There are so many ways to connect with your friends these days through social media, video chatting, messaging and more, that it hardly matters if they live halfway across the world. WhatsApp is, without a doubt, king of the messaging apps in pretty much every other part of the world with over 900 million daily users, and back in 2014, Facebook acquired the app for a whopping $16 billion. Now, it looks like the app is trying to grow its user base even more with the company鈥檚 latest news about dropping their subscription fees.

Fackbook Acquires WhatsApp For $16 Billion

Previously, users had to pay an annual $0.99 fee to use WhatsApp after the first year, but that鈥檚 all changing. While that鈥檚 not exactly a fee that鈥檚 going to break the bank, it was still a hurdle for many users. But now the app plans on doing away with that cost all together.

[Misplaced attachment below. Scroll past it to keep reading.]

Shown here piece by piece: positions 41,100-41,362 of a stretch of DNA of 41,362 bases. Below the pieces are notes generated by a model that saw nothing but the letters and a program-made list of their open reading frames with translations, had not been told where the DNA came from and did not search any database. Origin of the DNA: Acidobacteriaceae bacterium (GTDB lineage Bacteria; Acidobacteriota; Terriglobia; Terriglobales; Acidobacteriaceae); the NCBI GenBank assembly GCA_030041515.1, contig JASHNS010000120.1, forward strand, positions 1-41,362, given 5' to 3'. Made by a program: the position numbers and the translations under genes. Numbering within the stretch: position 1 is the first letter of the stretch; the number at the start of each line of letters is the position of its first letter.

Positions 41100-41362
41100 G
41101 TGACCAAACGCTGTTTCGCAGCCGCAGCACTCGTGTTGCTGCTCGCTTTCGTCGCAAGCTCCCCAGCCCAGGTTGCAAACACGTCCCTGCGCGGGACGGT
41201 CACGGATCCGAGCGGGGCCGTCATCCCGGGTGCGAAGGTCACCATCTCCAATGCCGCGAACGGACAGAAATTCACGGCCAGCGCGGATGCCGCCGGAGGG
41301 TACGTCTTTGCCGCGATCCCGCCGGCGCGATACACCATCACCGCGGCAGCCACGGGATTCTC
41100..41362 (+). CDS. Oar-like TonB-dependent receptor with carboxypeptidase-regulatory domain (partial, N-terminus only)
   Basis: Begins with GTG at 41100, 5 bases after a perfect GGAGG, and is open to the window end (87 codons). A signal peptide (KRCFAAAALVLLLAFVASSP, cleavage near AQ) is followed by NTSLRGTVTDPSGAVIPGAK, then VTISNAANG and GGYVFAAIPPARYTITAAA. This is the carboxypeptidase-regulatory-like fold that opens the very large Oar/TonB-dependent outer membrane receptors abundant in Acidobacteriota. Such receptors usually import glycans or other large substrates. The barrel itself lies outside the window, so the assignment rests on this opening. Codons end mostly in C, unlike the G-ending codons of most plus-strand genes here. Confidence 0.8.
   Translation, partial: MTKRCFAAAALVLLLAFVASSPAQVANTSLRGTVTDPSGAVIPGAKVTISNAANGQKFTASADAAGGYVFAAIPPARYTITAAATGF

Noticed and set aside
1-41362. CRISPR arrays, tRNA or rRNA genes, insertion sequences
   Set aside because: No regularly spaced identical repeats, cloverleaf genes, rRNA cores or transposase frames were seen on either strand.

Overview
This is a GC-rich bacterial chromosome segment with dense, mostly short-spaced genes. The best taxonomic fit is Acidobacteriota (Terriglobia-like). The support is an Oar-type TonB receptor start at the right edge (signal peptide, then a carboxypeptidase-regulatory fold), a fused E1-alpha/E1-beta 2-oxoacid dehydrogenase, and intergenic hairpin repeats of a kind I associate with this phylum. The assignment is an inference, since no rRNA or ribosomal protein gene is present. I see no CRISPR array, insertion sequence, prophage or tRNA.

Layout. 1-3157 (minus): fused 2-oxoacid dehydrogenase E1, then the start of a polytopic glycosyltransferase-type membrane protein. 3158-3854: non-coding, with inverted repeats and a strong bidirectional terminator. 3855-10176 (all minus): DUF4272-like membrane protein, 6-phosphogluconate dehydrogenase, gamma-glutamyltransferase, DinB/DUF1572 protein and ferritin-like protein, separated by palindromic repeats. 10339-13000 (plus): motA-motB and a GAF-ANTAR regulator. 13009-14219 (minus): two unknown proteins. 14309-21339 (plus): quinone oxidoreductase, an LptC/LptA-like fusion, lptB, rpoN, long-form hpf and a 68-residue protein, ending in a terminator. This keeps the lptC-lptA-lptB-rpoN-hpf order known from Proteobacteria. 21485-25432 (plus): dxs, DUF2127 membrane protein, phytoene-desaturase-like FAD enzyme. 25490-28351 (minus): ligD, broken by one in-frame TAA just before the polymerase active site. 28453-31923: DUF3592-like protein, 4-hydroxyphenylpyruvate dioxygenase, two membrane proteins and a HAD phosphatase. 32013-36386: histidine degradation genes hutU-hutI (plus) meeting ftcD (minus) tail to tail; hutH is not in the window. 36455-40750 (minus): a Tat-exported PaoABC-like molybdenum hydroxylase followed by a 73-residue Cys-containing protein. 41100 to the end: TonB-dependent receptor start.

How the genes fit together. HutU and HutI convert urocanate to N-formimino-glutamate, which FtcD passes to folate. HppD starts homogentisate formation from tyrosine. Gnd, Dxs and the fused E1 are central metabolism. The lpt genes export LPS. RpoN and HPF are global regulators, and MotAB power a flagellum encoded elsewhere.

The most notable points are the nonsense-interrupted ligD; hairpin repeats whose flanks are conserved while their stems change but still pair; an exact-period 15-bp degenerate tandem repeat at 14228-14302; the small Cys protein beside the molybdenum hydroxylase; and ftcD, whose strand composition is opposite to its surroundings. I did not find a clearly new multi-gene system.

鈥淸Having fees] really doesn鈥檛 work that well,鈥 WhatsApp founder Jan Koum explained. It鈥檚 not the cost, because let鈥檚 be honest $0.99 is relatively reasonable, but rather the fact that many users don鈥檛 have access to credit cards. And frankly the company doesn鈥檛 鈥渨ant people to think at some point their communication to the world will be cut off.鈥 Maintaining customer trust? Makes good business sense.

The part about all this is that WhatsApp has stopped charging fees immediately (though it鈥檒l probably take a little while for the whole payment thing to be taken out of the infrastructure of the app 鈥 and if you鈥檝e already paid this year, sorry, you鈥檙e SOL). And there鈥檚 even more good news. While yes, getting rid of fees does mean WhatsApp will be getting funding from other companies, it doesn鈥檛 mean that now when you open your app, you鈥檙e going to be bombarded with popups and ads. According to their blog post about the switch, the company hopes to partner with brands that you鈥檒l 鈥渨ant to hear from鈥 like 鈥測our bank about whether a recent transaction was fraudulent, or with an airline about a delayed flight鈥 鈥 all messages you access elsewhere but hopefully can now find on your WhatsApp.

That definitely sounds efficient and mutually beneficial. Sign us up!

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